“We help [high school students] connect to industry professionals and essentially have them working as consultants to the business and nonprofit communities as a way of them exploring what’s out there for them – work opportunities, career opportunities – so they can try things out and rule things out before they get out into postsecondary or into the workforce,” says Corey Mohn, president and executive director, CAPS Network.
WorkingNation sat down with Mohn at JFF Horizons in New Orleans.
He says, “When you break down the walls of the classroom, of the learning space, you connect learners to those out in the world who are doing really interesting things and authentic things –and not only showing them what’s out there, but actually letting them roll their sleeves up and do the real work.”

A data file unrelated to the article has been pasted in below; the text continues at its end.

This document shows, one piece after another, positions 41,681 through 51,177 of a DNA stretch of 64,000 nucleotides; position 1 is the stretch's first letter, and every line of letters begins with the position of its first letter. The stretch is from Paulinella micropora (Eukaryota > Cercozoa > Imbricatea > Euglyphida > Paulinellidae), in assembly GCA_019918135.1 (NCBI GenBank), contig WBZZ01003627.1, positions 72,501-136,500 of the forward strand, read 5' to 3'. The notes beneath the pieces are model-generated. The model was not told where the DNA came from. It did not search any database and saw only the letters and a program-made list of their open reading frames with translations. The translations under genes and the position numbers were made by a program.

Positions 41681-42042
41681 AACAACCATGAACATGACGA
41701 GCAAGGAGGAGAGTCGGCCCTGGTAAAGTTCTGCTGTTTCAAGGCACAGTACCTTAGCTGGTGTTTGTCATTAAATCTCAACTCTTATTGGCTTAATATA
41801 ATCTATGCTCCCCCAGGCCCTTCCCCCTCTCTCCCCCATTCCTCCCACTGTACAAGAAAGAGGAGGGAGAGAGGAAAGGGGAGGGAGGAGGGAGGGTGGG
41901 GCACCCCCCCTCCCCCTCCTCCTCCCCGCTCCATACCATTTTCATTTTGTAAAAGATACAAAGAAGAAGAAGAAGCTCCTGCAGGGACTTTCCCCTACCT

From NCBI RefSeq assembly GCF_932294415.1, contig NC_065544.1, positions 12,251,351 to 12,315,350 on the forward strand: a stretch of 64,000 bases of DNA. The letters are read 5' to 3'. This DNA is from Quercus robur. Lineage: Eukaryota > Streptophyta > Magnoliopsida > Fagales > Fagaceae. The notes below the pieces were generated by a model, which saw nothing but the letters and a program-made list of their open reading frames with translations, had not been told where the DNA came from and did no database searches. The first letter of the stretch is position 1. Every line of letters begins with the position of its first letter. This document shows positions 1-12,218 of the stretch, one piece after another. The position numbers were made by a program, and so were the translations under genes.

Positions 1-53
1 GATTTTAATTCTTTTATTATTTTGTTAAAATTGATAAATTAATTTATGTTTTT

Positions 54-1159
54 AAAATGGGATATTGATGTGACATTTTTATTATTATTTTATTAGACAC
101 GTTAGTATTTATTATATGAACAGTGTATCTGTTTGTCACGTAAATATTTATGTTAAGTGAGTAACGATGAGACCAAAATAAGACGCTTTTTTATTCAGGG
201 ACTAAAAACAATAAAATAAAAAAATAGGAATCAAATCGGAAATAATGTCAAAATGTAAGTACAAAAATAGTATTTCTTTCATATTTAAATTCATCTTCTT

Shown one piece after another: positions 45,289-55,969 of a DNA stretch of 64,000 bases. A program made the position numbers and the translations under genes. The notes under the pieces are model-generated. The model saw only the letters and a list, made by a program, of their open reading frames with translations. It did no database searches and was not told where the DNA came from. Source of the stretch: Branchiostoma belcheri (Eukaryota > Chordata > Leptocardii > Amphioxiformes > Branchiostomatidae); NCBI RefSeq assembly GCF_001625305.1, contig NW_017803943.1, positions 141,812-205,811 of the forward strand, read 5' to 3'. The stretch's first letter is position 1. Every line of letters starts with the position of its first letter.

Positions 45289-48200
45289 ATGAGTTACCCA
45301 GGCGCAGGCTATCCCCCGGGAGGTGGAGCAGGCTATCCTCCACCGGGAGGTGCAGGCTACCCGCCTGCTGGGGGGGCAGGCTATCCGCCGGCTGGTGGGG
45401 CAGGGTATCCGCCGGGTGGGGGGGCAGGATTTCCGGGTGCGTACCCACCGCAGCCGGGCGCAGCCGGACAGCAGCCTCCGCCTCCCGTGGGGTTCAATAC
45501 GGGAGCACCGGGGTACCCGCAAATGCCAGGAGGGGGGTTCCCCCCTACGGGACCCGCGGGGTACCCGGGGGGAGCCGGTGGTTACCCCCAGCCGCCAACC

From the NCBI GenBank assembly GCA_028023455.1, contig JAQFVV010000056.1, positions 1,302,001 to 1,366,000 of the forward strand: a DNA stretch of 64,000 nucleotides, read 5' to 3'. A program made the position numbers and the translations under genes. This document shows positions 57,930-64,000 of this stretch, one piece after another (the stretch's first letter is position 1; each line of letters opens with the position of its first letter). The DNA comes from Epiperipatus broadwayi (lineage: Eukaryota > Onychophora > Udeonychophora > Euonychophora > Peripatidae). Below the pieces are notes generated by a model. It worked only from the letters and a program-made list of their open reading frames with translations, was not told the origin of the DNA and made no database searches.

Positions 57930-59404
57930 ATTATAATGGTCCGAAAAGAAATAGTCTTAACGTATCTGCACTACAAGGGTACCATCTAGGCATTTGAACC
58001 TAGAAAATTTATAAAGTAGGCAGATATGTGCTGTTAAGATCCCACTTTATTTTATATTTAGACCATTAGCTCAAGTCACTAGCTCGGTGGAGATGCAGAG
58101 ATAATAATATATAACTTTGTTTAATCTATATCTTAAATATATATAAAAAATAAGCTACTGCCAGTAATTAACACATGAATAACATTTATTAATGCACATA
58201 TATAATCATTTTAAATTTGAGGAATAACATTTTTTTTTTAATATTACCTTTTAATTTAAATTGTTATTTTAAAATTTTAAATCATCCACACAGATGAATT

Regarding employers, Mohn says, “What we’ve observed is this snowball rolling down the hill. An employer gets engaged. They’re not exactly sure what this program is. They’re curious.”
“We step them into a process where they do some mentoring or some guest instruction, then they take on a project. What happens is they’re highly impressed by what the students have created for them. They enjoy the process of working with young people. They see the talent that’s there.”
Mohn says the typical CAPS student is between the ages of 16 and 18 – and comes from different types of schools including public, charters, private, parochial schools, and students who are homeschooled.
Learn more about the CAPS Network.